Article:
Mono- and dihydroxyl glycerol dibiphytanyl glycerol tetraethers in marine sediments

Identification of both core and intact polar lipid forms

Xiao Lei Liu*, Julius S. Lipp, Jeffrey H. Simpson, Yu Shih Lin, Roger E. Summons, Kai Uwe Hinrichs

*Corresponding author for this work

Research output: Contribution to journalArticle

48 Citations (Scopus)


Hydroxylated glycerol dialkyl glycerol tetraethers (hydroxy-GDGTs) were detected in marine sediments of diverse depositional regimes and ages. Mass spectrometric evidence, complemented by information gleaned from two-dimensional (2D) 1H- 13C nuclear magnetic resonance (NMR) spectroscopy on minute quantities of target analyte isolated from marine sediment, allowed us to identify one major compound as a monohydroxy-GDGT with acyclic biphytanyl moieties (OH-GDGT-0). NMR spectroscopic and mass spectrometric data indicate the presence of a tertiary hydroxyl group suggesting the compounds are the tetraether analogues of the widespread hydroxylated archaeol derivatives that have received great attention in geochemical studies of the last two decades. Three other related compounds were assigned as acyclic dihydroxy-GDGT (2OH-GDGT-0) and monohydroxy-GDGT with one (OH-GDGT-1) and two cyclopentane rings (OH-GDGT-2). Based on the identification of hydroxy-GDGT core lipids, a group of previously reported unknown intact polar lipids (IPLs), including the ubiquitously distributed H341-GDGT (Lipp J. S. and Hinrichs K. -U. (2009) Structural diversity and fate of intact polar lipids in marine sediments. Geochim. Cosmochim. Acta 73, 6816-6833), and its analogues were tentatively identified as glycosidic hydroxy-GDGTs. In addition to marine sediments, we also detected hydroxy-GDGTs in a culture of Methanothermococcus thermolithotrophicus. Given the previous finding of the putative polar precursor H341-GDGT in the planktonic marine crenarchaeon Nitrosopumilus maritimus, these compounds are synthesized by representatives of both cren- and euryarchaeota. The ubiquitous distribution and apparent substantial abundance of hydroxy-GDGT core lipids in marine sediments (up to 8% of total isoprenoid core GDGTs) point to their potential as proxies.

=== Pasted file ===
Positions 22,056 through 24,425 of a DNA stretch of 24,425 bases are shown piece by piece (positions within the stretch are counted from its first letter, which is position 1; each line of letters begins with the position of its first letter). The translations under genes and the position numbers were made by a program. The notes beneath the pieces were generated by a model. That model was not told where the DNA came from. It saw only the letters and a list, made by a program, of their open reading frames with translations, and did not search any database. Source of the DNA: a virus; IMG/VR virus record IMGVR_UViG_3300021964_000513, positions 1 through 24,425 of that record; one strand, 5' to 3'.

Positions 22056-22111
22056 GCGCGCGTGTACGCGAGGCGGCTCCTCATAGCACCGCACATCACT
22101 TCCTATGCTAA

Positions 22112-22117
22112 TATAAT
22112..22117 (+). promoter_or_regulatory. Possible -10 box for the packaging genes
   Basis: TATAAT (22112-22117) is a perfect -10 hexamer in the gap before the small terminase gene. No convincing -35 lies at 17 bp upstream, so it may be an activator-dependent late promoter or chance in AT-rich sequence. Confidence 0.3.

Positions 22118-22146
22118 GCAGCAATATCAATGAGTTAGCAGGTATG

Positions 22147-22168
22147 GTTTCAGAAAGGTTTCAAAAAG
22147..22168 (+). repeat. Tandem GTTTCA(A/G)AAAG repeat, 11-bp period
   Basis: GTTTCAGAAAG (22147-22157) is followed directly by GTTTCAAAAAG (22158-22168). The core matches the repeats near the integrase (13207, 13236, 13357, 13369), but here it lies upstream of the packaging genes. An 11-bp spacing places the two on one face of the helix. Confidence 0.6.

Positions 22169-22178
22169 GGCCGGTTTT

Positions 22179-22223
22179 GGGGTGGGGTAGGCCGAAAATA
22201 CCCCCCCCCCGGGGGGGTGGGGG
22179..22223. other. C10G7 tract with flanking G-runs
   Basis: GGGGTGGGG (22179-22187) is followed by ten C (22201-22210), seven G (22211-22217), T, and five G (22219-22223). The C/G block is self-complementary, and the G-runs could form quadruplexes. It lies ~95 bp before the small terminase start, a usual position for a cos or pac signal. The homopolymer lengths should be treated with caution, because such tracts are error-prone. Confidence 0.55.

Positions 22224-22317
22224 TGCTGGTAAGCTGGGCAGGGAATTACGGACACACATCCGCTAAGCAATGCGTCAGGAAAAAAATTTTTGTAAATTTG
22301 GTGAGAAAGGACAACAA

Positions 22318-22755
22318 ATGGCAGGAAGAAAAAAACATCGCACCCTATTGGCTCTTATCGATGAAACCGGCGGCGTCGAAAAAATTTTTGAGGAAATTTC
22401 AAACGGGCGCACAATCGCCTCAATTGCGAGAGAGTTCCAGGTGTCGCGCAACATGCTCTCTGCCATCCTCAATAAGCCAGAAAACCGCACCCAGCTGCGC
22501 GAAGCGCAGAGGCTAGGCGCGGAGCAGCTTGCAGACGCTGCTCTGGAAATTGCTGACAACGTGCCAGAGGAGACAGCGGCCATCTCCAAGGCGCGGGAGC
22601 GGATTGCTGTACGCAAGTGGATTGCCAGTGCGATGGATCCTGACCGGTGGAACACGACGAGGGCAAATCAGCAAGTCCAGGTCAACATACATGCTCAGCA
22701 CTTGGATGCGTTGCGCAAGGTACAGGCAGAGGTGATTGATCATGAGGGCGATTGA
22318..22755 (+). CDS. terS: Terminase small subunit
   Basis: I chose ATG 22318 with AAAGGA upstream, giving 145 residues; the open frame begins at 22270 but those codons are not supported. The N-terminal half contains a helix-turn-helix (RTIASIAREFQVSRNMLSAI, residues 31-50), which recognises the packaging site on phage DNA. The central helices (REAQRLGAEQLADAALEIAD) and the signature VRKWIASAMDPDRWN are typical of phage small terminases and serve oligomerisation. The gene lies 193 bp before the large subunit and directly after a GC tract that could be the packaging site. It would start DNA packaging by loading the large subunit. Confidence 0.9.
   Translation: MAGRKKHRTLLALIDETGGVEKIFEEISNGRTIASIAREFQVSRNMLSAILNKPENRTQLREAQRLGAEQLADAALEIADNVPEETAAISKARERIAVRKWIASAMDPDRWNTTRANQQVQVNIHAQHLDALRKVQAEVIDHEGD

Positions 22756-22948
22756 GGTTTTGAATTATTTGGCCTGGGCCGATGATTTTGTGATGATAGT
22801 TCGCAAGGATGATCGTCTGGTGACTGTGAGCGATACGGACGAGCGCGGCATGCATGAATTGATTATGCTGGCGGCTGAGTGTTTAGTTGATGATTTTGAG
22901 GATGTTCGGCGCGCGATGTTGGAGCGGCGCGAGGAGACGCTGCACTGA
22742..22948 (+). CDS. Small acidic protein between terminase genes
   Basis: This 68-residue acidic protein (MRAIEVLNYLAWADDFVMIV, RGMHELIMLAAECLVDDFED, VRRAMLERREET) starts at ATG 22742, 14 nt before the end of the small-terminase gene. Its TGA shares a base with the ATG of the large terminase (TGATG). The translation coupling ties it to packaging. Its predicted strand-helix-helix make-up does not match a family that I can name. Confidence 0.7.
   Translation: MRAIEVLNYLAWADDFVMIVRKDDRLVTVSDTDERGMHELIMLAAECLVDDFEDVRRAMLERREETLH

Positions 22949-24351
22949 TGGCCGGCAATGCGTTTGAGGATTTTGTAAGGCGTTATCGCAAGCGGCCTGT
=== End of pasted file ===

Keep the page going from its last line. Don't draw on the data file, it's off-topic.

Original languageEnglish
Pages (from-to)102-115
Number of pages14
JournalGeochimica et Cosmochimica Acta
Publication statusPublished - 15 Jul 2012


Cite this